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Re: SLS manifest targets Europa and Mars Sample Return missions
« Reply #243 on: 12/10/2014 04:51 am »
The spending on exploration(SLS/Orion/CxP) was going on long  before Shuttle cancellation. The cancellation still leaves us with something like a 2.5 billion gap in inflation adjusted terms. Initial funding for a Europa mission now looks likely, and the NASA budget will be $550 million higher than the President requested. The fervor to cut doesn't seem to be focused on NASA in the least. What I don't understand is the assertion, made so surely, that Congress would rather let this money and work fizzle out (It would be the largest cancellation of an unfulfilled program in NASA history) than just give more money to Boeing to refit the node STA, Raffaello, an existing airlock, and some other elements to make something that could work to facilitate exploration to any destination you could want, give SLS a mission and Orion a recurring destination. That's just the minimum expenditure case, but I think it's still more likely than outright cancellation, especially in increasingly fat times with a viable program.
Let me see what spring is like on Jupiter and Mars ♪

Online Coastal Ron

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Re: SLS manifest targets Europa and Mars Sample Return missions
« Reply #244 on: 12/10/2014 05:10 am »
SLS is designed to be the BEO heavy lifter which we need if we want to fly anything large beyond LEO.

Well sure.  How often do we need a BEO heavy lifter?

The Europa mission would supposedly be about $2.1B, and was thought to be able to be ready by 2021 if funded in FY15.  That's about 5 years, which is really fast for NASA, but is likely because of the design attributes that have allowed for such a small budget (it's pretty simple).

The Mars Sample Return mission is not fully defined yet, and the funding for it too has not been allocated.  I'd say it's a safe bet that it will be far more than the Europa mission though - maybe even as much as JWST?  And pretty complicated too, so likely not just 5 years to develop, build and test.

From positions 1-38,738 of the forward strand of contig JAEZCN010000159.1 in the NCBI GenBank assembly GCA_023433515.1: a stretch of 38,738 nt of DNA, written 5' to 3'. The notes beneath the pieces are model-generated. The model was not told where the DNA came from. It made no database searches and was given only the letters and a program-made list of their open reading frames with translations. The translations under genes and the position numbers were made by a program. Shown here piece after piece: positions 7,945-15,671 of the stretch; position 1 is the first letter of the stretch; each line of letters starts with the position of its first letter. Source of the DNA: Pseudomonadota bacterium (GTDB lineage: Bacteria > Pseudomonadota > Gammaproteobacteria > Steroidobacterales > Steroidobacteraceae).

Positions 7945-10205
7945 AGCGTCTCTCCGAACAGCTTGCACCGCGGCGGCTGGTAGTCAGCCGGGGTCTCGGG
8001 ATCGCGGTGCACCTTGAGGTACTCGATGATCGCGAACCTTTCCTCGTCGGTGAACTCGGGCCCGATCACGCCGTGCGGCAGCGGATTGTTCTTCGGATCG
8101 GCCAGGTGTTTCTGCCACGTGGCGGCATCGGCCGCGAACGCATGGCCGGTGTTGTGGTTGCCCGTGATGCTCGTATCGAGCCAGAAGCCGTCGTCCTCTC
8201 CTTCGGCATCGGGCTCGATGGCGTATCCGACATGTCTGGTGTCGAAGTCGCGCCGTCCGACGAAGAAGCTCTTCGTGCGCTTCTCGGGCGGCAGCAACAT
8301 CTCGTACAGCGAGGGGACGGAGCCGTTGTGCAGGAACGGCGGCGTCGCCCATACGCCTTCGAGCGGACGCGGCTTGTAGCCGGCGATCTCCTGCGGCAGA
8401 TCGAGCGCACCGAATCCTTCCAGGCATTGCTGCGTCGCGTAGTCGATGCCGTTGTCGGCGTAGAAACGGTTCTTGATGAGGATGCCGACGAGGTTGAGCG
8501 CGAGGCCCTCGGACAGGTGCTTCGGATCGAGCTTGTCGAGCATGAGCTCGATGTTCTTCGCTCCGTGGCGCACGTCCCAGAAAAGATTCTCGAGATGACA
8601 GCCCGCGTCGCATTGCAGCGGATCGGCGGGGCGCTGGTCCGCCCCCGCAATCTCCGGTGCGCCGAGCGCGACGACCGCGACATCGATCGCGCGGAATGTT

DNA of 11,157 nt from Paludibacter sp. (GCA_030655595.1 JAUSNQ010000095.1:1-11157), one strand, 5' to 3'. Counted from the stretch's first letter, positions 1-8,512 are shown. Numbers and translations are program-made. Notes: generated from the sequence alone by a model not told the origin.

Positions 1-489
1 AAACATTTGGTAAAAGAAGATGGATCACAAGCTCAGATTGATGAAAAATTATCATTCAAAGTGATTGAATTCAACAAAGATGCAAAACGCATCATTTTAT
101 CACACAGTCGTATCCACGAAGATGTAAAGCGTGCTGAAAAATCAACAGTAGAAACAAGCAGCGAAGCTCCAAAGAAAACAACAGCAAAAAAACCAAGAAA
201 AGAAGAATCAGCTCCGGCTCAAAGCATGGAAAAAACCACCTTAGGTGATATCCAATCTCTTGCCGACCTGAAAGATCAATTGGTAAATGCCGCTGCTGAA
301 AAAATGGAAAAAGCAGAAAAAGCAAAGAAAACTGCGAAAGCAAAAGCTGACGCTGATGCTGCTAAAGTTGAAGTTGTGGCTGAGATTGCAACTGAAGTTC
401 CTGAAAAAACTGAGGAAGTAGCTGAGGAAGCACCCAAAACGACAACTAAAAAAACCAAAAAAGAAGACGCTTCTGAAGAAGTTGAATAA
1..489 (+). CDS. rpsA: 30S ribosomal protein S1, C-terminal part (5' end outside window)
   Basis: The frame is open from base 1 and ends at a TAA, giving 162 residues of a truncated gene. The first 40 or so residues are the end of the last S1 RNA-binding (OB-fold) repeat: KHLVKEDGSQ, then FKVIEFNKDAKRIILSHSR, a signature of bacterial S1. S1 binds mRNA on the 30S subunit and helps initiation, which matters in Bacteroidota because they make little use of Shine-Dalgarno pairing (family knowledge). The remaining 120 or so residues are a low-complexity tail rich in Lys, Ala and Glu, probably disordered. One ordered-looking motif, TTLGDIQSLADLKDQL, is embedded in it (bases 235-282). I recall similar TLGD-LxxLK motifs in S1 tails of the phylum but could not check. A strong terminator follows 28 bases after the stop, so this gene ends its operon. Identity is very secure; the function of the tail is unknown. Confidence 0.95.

This type of budget, not the SLS operations one, is the challenge.  For every mission/payload it has to have money allocated years in advance, and since the SLS has to launch no less than every 12 months that means a succession of payloads like Europa or the Mars Sample Return adds up to $Billions/year.  And that doesn't account for the budget needed to build and operate the SLS and Orion.

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We have payloads that are being designed and funded right now (namely Orion and Cygnus (and Bigelow modules too)).

The Orion is a transportation element - it job is to transport the crew to/from some sort of destination.  So a ride on the Orion doesn't do anything other than prove it's safe to ride in (which is supposed to be done during development, not operational use).  And yes, I guess you could dock it up to a Cygnus, but for what reason?  How does it solve the issues we need solved to get to Mars (or wherever)?  Congress doesn't like the ARM for just that reason, that it's not part of a coordinated effort to get us to Mars.